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Faking Fine Art

Provenance

In the world of pricey art galleries and top museums, the paper trail behind a painting is almost as important as the work itself. This documented history, a painting’s “provenance,” proves the work’s authenticity and can raise its value to staggering levels.

A new book tells the riveting true story of a con-man and a talented, struggling artist who teamed up to pull off what Scotland Yard called the “biggest art fraud of the 20th century.”

How did they do it? Why? And what did it mean for the world of art?

This hour, On Point: “Provenance.” A painter, a con-man, and a fraud for the ages.

You can join the conversation. Tell us what you think — here on this page, on Twitter, and on Facebook.

Guests:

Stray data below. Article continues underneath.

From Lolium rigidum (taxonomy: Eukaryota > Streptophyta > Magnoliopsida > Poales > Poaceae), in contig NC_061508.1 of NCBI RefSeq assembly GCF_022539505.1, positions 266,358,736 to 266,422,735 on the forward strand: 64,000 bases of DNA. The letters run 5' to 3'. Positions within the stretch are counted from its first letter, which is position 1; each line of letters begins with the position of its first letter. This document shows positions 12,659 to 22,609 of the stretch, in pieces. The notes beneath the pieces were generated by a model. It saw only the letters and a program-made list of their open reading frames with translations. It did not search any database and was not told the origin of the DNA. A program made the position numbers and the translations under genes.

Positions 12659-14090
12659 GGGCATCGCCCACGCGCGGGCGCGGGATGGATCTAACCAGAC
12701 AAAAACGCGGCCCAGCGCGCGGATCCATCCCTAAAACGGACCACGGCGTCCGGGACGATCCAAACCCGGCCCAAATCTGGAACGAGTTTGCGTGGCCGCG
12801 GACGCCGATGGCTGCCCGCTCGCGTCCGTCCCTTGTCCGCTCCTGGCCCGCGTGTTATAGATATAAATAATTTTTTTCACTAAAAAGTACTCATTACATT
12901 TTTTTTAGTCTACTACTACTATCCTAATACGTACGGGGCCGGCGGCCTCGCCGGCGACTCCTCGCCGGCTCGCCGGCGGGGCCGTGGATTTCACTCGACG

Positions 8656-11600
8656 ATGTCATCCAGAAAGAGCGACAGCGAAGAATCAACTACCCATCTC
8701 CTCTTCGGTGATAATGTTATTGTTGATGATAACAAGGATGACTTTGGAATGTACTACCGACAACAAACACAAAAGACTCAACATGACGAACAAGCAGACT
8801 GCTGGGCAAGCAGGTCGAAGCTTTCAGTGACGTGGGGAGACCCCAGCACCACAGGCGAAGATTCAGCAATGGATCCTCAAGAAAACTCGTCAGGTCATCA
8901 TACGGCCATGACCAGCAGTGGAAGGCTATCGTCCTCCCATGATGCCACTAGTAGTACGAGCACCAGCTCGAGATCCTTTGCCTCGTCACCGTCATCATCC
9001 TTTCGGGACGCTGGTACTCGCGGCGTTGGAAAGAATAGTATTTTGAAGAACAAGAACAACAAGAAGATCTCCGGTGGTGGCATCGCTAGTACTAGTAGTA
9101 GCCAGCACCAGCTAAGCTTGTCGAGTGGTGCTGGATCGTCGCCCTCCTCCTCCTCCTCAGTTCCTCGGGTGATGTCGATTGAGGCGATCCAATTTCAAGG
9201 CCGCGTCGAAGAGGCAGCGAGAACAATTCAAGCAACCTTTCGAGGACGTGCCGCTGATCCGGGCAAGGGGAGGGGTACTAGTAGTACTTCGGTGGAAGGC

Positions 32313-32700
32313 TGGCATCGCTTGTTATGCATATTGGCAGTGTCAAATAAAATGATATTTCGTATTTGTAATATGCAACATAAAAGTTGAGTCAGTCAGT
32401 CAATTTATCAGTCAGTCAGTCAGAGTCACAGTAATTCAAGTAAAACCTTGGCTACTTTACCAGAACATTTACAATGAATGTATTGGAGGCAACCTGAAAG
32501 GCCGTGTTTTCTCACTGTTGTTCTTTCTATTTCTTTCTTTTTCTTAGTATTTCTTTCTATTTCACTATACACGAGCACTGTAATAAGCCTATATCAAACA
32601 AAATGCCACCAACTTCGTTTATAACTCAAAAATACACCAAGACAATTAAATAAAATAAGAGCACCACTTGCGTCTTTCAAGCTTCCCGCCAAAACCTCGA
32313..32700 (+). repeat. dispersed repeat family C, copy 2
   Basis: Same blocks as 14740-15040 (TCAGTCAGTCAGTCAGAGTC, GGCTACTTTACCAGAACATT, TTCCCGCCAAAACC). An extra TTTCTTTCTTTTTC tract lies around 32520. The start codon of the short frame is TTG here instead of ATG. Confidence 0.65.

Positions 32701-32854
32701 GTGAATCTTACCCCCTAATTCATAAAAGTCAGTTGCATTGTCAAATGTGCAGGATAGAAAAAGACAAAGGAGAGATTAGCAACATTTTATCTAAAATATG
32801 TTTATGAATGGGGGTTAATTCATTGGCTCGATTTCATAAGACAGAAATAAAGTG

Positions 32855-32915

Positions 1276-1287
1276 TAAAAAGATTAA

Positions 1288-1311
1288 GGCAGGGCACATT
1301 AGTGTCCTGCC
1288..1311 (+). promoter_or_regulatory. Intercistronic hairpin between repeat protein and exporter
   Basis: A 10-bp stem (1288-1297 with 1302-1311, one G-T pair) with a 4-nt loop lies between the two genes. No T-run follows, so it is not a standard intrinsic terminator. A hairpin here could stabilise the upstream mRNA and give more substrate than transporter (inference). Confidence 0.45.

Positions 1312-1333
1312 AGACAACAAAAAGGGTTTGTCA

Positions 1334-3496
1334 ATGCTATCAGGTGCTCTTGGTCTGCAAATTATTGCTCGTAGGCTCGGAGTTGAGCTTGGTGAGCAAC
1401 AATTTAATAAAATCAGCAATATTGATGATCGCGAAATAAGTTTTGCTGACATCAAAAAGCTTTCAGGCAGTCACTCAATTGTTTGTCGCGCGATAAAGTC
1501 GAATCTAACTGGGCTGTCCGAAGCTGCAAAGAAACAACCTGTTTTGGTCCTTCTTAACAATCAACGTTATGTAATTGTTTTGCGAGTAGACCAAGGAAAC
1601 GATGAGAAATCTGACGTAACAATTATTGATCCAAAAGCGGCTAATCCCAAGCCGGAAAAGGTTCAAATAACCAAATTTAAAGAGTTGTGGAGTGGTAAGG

Joining us from Albany, New York, is Laney Salisbury, co-author with Aly Sujo of the new book, “Provenance: How a Con Man and a Forger Rewrote the History of Modern Art.” 

You can read an excerpt from the book.  And on her website, Laney Salisbury offers photos of forged artworks painted by John Myatt.

And from Stoke, England, we’re joined by John Myatt. Profiled in “Provenance,” he painted over 200 forgeries that sold as the work of master artists. He served four months in prison for his role in the fraud, and now makes a living selling “legitimate fakes.”

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